Citation
Characterization of Vanadium, Copper, and Iron Adsorption Kinetics in Ion Exchange Resins: Part II

Material Information

Title:
Characterization of Vanadium, Copper, and Iron Adsorption Kinetics in Ion Exchange Resins: Part II
Creator:
Creagan, Jesse
Brenton, Ryan
Publication Date:
Language:
English

Subjects

Subjects / Keywords:
Adsorbents ( jstor )
Adsorption ( jstor )
Flasks ( jstor )
Inlets ( jstor )
Ions ( jstor )
Isotherms ( jstor )
Kinetics ( jstor )
Resins ( jstor )
Vanadium ( jstor )
Velocity ( jstor )
Chemical kinetics
Copper
Iron
Vanadium
Genre:
Undergraduate Honors Thesis

Notes

Abstract:
The main goal of this experimentation is to characterize an ion exchange column that is used to remove Cu, V, and Fe from an acidic stream that contains a mixture of organic acids and develop kinetics models that support previously collected data. In order to do this it is necessary to develop a characteristic differential equation that expresses the concentration as a function both of position and time in the column. This equation, in conjunction with the equilibrium data for the metals with the resin and empirically obtained run data, can be used to develop kinetics models that accurately represent the adsorption and desorption process. To develop these it will also be necessary to obtain the exhaustion data (i.e. complete saturation) of the resins. ( en )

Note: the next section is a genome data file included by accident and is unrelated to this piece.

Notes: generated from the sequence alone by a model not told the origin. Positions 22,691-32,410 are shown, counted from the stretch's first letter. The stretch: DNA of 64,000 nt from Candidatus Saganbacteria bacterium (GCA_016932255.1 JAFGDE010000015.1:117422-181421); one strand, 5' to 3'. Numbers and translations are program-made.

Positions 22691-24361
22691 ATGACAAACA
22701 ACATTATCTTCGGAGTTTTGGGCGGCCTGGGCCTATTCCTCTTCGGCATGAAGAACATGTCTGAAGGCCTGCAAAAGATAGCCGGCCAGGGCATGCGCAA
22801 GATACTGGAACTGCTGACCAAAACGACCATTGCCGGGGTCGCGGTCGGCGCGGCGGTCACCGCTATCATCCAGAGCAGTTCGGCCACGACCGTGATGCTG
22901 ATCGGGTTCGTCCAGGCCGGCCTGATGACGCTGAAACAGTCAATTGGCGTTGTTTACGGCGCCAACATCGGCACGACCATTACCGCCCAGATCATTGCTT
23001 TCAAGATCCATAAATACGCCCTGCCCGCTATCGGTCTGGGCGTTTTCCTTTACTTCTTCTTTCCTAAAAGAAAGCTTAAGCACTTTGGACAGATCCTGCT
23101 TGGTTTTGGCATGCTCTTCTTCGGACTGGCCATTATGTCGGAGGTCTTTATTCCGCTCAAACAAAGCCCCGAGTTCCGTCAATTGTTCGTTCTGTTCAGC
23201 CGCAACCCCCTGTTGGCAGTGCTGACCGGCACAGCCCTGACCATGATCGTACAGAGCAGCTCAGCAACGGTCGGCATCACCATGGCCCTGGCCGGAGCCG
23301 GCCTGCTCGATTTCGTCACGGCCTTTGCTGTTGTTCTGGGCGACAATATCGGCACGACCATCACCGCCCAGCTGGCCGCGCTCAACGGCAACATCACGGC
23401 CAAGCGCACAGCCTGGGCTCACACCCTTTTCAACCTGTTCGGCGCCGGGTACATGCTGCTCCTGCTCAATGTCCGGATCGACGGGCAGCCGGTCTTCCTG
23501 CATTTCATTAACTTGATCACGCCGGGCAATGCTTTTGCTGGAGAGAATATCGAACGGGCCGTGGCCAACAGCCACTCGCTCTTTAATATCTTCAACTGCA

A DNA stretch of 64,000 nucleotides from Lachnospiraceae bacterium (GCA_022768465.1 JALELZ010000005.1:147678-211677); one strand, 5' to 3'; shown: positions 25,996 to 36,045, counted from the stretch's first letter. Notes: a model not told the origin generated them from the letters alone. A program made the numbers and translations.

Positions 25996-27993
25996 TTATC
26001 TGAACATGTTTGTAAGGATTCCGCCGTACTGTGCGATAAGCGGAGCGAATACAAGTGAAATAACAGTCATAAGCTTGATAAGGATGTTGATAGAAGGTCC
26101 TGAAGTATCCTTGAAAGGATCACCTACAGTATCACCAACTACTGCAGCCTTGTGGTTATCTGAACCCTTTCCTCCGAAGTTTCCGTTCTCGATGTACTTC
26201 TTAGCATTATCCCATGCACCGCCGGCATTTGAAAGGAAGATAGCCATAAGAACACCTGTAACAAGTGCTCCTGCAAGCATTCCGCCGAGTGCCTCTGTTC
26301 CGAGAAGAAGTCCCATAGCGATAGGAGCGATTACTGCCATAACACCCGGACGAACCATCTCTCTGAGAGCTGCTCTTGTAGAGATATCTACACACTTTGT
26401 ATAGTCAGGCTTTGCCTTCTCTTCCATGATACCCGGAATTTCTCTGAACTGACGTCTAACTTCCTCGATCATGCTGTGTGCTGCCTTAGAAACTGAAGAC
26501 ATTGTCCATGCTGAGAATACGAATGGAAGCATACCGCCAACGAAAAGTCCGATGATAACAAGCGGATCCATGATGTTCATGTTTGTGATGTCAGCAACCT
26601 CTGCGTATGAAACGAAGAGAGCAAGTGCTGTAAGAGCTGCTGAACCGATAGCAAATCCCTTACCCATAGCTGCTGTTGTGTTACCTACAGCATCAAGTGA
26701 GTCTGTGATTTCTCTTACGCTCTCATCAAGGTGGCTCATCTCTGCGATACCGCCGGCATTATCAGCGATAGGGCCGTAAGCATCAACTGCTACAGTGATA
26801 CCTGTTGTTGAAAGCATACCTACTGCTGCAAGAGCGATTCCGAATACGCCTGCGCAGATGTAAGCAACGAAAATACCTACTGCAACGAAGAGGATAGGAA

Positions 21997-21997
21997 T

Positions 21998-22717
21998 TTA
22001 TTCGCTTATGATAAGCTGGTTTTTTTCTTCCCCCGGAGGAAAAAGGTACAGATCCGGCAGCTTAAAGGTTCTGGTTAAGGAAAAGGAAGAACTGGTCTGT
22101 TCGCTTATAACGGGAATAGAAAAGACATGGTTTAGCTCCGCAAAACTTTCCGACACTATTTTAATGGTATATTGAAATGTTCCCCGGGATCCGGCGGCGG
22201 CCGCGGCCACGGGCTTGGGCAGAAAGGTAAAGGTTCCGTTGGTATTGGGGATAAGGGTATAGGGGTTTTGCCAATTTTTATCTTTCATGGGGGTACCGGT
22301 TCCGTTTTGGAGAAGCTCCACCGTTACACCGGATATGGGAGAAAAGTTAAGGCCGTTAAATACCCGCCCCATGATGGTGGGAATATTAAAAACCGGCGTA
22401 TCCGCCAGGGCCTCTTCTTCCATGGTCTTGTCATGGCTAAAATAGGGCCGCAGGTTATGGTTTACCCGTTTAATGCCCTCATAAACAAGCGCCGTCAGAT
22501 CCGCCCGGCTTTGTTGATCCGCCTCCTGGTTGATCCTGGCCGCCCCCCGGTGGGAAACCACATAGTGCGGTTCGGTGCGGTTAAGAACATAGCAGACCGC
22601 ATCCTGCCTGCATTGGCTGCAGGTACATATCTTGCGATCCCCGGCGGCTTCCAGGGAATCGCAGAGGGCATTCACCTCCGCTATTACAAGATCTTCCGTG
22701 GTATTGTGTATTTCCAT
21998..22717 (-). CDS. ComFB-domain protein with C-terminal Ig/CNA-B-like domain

General Note:
Jesse Creagan awarded Bachelor of Science in Chemical Engineering; Graduated May 8, 2012 summa cum laude. Major: Chemical Engineering
General Note:
College/School: College of Engineering
General Note:
Ryan Brenton awarded Bachelor of Science in Chemical Engineering; Graduated May 8, 2012 summa cum laude. Major: Chemical Engineering
General Note:
Legacy honors title: Only abstract available from former Honors Program sponsored database.
General Note:
Advisor: Spyros Svoronos

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Source Institution:
University of Florida
Holding Location:
University of Florida
Rights Management:
Copyright Jesse Creagan and Ryan Brenton. Permission granted to the University of Florida to digitize, archive and distribute this item for non-profit research and educational purposes. Any reuse of this item in excess of fair use or other copyright exemptions requires permission of the copyright holder.

Full Text

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Characterization of Vanadium, Copper, and Iron Adsorption Kinetics in Ion Exchange Resins : Part II Author : Jesse Creagan Coauthor: Ryan Brenton